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Communications professors study the benefits of student agency experience

Associate Professors Lee Bush and Dan Haygood and Lecturer Hal Vincent examined the long-term impact of student-run agency experience on graduates’ careers.

Associate Professors Lee Bush and Dan Haygood and Lecturer Hal Vincent published a research paper on Oct. 4 in the OnlineFirst edition of Journalism & Mass Communication Educator (JCME). The article, titled “Student-Run Communications Agencies: Providing Students with Real-World Experiences that Impact Their Careers,” will later be published in the print edition of JCME.

Pictured (from left) are Associate Professors Lee Bush and Dan Haygood and Lecturer Hal Vincent.

For the study, the authors interviewed 14 graduates from seven universities across the United States about their work at student agencies, the benefits they received from that work, and ways in which the experience helped them in their careers.

Graduates said the top benefit of student agency experience is the hands-on knowledge gained from working on authentic, real-world client accounts in an agency setting. Graduates also reported the agency taught them “soft skills,” such as working with a diversity of people in team-based settings, and cited these skills as critical to their current careers. In addition, graduates said their student agency experience set them apart in the job market, helped them land their first jobs after college, and made them better communicators as their careers progressed.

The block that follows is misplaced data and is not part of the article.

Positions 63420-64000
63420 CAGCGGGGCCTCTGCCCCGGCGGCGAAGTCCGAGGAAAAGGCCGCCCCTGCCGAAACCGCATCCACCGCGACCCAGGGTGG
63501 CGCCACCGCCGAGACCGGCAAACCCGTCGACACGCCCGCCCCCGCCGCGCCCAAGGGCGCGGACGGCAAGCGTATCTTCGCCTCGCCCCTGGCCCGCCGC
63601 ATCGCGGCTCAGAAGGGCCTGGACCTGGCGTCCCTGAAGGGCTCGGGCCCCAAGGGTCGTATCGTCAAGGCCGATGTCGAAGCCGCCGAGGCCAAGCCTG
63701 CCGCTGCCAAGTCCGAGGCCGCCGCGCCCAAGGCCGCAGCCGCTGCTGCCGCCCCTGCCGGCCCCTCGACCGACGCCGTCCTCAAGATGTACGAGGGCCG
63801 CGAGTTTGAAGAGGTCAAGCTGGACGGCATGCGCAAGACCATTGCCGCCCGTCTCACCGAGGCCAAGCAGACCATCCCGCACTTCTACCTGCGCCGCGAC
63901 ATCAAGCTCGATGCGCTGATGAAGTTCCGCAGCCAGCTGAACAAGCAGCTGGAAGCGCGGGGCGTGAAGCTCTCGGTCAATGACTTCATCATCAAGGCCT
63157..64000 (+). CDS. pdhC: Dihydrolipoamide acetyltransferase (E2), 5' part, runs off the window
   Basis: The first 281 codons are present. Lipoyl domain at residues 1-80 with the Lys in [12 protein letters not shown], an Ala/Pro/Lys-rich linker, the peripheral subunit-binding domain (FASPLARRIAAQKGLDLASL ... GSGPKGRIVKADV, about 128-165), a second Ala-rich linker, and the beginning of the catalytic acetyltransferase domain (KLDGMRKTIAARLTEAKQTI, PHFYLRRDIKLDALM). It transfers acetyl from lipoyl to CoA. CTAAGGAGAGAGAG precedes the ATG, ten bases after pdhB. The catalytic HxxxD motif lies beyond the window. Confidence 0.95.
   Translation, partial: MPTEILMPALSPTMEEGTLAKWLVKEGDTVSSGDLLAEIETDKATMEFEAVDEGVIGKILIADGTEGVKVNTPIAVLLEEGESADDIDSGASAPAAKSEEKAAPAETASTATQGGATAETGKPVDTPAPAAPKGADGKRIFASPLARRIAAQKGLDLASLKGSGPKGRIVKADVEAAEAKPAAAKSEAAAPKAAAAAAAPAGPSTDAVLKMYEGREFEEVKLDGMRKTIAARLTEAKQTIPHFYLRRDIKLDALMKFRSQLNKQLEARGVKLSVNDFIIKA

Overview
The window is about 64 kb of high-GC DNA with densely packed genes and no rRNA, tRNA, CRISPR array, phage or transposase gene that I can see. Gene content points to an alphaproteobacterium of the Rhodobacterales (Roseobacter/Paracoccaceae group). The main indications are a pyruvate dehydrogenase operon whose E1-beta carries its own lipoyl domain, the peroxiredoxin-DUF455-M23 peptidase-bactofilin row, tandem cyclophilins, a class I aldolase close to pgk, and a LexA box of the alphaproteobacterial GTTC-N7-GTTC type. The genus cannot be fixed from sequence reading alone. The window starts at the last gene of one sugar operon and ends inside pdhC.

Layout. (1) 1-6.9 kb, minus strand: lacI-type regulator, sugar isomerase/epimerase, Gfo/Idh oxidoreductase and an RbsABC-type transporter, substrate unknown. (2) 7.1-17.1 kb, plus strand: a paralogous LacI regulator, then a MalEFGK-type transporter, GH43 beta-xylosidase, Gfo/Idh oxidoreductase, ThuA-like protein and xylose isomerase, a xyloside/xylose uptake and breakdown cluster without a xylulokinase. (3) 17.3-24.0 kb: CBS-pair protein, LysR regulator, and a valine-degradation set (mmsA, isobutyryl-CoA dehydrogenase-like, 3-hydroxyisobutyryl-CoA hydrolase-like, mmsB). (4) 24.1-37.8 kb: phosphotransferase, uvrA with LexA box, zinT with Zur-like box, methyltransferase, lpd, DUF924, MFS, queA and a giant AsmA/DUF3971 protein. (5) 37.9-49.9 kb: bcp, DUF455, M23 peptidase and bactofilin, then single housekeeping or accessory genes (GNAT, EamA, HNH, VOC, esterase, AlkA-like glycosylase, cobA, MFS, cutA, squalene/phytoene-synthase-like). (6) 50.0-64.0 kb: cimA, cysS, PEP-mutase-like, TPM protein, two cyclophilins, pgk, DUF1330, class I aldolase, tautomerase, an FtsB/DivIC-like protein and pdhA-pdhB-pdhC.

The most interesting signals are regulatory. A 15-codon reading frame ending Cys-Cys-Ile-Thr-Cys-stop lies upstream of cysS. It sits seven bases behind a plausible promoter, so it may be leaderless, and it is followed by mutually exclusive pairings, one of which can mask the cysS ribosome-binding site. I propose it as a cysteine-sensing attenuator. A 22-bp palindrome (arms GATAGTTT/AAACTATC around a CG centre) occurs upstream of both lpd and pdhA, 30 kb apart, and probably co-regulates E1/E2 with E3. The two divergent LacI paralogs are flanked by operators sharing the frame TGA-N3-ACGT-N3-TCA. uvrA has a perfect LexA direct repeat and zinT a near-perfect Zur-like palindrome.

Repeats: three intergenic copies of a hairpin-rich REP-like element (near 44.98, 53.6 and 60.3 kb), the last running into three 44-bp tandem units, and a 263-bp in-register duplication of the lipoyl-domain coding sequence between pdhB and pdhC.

When asked what was missing from their agency experiences, graduates most often cited the “business side” of communications, such as learning about cost structures and billing processes. The authors recommended these and other skills mentioned by graduates should be added to student agency structures.

Commenting on the study, Bush said, “In combination with other studies I’ve conducted on student agencies, this research shows that student agencies are not only beneficial to students while at a university, but that these benefits extend long into graduates’ careers. The study will help existing student agencies make improvements to their practices, and presents a strong case for the value of adding a student agency to a communications curriculum.”

The authors presented an earlier version of their article in August at the 2016 annual conference of the Association for Education in Journalism and Mass Communication (AEJMC).

Bush is the founder of Elon’s student-run communications agency, Live Oak Communications, and Vincent is the agency’s current faculty director.

JCME is a peer-reviewed, quarterly journal that addresses the professional needs of the journalism and mass communication educator and administrator on both secondary and collegiate levels.


Tommy Kopetskie,
10/10/2016 9:20 AM